Geoscience Reference
In-Depth Information
Michigan Timmins
Angara - Tunguska R.
Ural Mtns
Great Lakes
Yellowstone Park
Amur R.
Long Island
North Carolina
Los Angeles
San Diego
Okefenokee Swamp
U Minh Forest
Amazon Basin
Straits of Malacca
New South Wales
Western Australia
South Australia
Location map.
Fig. 7.2
southern California or southern France, a hazard where
urban expansion has encroached upon vegetated moun-
tains. In fact, any country where climate is influenced
by aridity or by periodic drought is susceptible to
natural fires. This is particularly true for countries
experiencing a Mediterranean climate , especially those
where highly flammable eucalypts have supplanted
more fire-resistant vegetation. More importantly, large
areas of the northern hemisphere have undergone
reforestation this century, with the abandonment of
economically marginal farmland. Here, forest fires may
again pose the severe hazard they were under initial
settlement more than a century ago.
This chapter will examine the hazard of drought-
induced natural fires. Those weather patterns favoring
intense fires will be described first, followed by a
discussion of the main causes of fire ignition. Major
bushfire disasters will then be described, with particular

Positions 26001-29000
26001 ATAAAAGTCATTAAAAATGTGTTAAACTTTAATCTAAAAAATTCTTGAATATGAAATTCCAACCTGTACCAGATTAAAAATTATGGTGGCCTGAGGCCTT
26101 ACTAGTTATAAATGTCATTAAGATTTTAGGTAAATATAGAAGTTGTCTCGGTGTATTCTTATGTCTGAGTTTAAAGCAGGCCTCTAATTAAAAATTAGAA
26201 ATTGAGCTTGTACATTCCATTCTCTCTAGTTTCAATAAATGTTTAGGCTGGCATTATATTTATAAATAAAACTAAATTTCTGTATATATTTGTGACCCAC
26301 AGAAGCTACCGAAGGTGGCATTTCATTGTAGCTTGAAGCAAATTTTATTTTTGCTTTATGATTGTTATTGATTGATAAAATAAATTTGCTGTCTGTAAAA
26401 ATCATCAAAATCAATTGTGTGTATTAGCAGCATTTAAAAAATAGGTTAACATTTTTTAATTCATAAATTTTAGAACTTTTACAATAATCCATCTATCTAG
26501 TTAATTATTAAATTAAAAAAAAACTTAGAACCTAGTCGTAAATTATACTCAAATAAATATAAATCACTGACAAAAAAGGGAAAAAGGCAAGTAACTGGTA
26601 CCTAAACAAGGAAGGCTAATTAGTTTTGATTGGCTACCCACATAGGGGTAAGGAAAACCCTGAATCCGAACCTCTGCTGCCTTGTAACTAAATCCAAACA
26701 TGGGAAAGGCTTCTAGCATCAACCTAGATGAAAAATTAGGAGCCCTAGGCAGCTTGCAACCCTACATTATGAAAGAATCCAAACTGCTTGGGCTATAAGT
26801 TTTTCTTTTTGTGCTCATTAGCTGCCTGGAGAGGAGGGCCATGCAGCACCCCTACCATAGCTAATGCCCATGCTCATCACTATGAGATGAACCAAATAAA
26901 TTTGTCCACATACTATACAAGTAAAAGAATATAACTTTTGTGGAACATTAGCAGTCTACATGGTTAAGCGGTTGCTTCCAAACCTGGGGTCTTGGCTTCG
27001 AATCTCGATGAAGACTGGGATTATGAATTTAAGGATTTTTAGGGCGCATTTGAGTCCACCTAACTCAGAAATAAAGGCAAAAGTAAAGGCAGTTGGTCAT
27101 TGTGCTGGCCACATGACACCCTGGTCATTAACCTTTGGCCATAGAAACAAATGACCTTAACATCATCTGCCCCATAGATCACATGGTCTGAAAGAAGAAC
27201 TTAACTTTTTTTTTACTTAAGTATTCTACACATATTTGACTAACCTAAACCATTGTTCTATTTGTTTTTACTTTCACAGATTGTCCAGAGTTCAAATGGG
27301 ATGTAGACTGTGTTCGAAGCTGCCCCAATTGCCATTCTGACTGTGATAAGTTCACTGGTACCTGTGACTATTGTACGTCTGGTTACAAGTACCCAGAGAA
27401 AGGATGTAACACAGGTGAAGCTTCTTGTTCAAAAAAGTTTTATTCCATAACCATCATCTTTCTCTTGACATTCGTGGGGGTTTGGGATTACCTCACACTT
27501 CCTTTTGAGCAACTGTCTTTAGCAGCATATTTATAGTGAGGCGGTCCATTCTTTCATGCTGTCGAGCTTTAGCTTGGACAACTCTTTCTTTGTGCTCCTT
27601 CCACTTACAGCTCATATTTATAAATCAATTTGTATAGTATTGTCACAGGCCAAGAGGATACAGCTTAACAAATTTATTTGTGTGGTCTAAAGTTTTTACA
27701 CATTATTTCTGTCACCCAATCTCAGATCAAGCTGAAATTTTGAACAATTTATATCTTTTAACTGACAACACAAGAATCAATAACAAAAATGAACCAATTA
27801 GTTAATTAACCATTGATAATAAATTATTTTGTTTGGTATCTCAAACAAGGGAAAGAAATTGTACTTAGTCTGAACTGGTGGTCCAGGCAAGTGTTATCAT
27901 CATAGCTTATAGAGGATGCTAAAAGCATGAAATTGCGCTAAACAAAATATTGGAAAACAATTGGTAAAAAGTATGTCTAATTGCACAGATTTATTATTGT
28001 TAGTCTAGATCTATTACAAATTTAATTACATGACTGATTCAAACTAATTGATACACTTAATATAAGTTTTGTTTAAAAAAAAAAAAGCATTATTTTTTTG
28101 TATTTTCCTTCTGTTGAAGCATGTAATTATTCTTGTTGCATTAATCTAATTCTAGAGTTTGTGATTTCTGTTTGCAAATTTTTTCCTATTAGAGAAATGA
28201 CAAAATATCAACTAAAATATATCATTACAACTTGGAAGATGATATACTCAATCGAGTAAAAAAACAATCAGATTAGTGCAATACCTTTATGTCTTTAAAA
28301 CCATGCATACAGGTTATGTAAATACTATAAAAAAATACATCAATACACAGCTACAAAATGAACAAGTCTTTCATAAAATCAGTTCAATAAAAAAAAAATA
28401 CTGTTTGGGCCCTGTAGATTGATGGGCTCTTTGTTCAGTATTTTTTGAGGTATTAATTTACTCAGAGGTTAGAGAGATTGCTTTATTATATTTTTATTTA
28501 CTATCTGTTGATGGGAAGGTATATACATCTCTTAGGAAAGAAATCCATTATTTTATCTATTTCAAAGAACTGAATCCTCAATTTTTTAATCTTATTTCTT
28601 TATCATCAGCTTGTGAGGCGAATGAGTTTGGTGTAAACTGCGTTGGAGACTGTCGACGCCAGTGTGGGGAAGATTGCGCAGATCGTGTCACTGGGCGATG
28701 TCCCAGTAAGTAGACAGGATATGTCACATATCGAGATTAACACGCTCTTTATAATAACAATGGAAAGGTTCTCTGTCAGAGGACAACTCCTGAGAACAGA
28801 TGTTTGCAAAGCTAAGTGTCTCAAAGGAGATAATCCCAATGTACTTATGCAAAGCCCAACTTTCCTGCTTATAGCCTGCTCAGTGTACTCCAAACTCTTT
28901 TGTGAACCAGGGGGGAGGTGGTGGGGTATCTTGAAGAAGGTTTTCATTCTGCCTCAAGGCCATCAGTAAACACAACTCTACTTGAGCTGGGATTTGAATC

emphasis upon the American and Australian environ-
ments, where some of the most intense conflagrations
have been witnessed.
behavior. Eucalyptus is one of the most fire-prone
vegetation types, having leaves with a high oil content
that fosters burning. Such trees can rapidly renew
foliage through epicormic shoots on the main trunk, or
through shoots on buried and protected roots. After
only a few years post-fire, they can become sites of
conflagrations as severe as the original fire. Eucalyptus
has been exported successfully from Australia and
now covers significant areas of southern California,
northern Africa, the Middle East, and India. Other
fire-prone vegetation dominated by scrub oak,
chamise, and manzanita exists in Mediterranean
climates. Such vegetation communities are labelled
' chaparral ' in California, 'garrigue' or 'maquis' in
France, 'phrygana' in the Balkans, 'matarral' in South
America, 'macchin fynbosch' in South Africa, and
'mallee' or 'mulga' scrub in Australia. In regions
affected by severe drought, fuel characteristics are very
important to the spread and control of fires. Fuel
characteristics can be separated into two categories:
grass, and bush (mainly Eucalyptus ). Grasslands
produce a fine fuel both on and above the ground
surface. Such material easily ignites and burns. In
forests, the fine fuel consists of leaves, twigs, bark, and
stems less than 6 mm in diameter. Apart from Euca-
lyptus leaf litter with its high oil content, most forest
litter is difficult to ignite.
The arrangement of fuel is also important. Com-
pacted litter is more difficult to burn and to extinguish
(Vines, 1974; Luke & McArthur, 1978; Powell, 1983; Voice
& Gauntlett, 1984; Yool et al., 1985)
The potential for a major fire hazard depends upon the
vegetation type, fuel characteristics, climate, and fire
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